This workflow triggers on every push or pull request to the main branch. It builds and tests both frontend and backend images using Docker commands. It also pushes the images to a Docker registry (such as Docker Hub or GitHub Packages) using secrets to store credentials. We have commented it out on our repo to avoid additional build runs. The code we've used is the following:

name: CI
on:
  pull_request:
    types:
      - review_requested
    branches:
      - main

jobs:
  backend:
    name: Backend
    runs-on: ubuntu-20.04
    steps:
      - name: Check out repository code
        uses: actions/checkout@v4

      - name: Setup Node.js
        uses: actions/setup-node@v1
        with:
          node-version: '16.x'

      - name: Install and Test Backend
        run: |
          cd backend
          npm install
          npm test

  frontend:
    name: Frontend
    runs-on: ubuntu-20.04
    steps:
      - name: Check out repository code
        uses: actions/checkout@v4

      - name: Setup Node.js
        uses: actions/setup-node@v1
        with:
          node-version: '16.x'

      - name: Install and Test Frontend
        run: |
          cd frontend
          npm install
          npm test

      - name: Build Frontend
        run: |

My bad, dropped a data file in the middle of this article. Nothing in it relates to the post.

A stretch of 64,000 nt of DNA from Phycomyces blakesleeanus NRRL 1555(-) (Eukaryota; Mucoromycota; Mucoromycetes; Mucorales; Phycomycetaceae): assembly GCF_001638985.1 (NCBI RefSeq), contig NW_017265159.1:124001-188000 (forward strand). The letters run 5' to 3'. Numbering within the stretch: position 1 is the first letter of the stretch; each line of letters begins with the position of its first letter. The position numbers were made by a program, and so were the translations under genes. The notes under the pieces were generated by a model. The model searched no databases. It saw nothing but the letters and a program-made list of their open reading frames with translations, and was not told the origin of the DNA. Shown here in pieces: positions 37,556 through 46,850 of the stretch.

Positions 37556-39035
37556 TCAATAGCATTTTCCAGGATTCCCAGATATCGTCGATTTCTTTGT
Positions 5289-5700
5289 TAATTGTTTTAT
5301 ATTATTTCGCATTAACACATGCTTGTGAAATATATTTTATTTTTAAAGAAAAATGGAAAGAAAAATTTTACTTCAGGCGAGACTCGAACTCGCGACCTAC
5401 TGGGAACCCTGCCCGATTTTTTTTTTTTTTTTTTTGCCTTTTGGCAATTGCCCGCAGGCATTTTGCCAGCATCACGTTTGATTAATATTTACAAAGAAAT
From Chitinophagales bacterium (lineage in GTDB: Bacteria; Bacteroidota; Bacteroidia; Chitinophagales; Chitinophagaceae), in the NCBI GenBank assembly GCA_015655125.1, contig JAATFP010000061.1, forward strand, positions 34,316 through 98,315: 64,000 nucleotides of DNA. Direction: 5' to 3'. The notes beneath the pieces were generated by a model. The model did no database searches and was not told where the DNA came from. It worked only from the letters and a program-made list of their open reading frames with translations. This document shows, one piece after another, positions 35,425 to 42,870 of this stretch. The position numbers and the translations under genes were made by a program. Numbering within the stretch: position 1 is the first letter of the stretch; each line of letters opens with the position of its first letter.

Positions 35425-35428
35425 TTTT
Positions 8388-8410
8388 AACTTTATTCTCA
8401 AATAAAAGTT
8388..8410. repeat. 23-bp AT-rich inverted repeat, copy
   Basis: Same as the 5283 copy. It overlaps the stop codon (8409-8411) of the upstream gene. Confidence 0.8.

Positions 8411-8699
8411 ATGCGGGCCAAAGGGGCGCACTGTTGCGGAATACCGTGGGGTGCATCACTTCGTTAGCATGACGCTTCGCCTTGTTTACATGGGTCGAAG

cd frontend
          npm run build

Best Practices & Tips

  • Optimize Dockerfile: Leverage Docker layer caching by ordering instructions to install dependencies before copying all source files.
  • Manage Images: Regularly prune unused Docker images and containers to manage disk usage.
  • Security: Ensure only necessary ports are exposed and use trusted base images.

Conclusion

I hope you enjoyed this guide on how to dockerize a React app and make it deployable. You learned how to use Docker, Nginx, and Docker Compose to set up a uniform environment for your app in different phases of development, testing, and production. This will help you streamline your DevOps process and create better software.

If you liked this article, you can check my other blog posts and my mentorships plans at my MentorCruise Profile.

Thanks for reading!

References

Source code: GitHub repository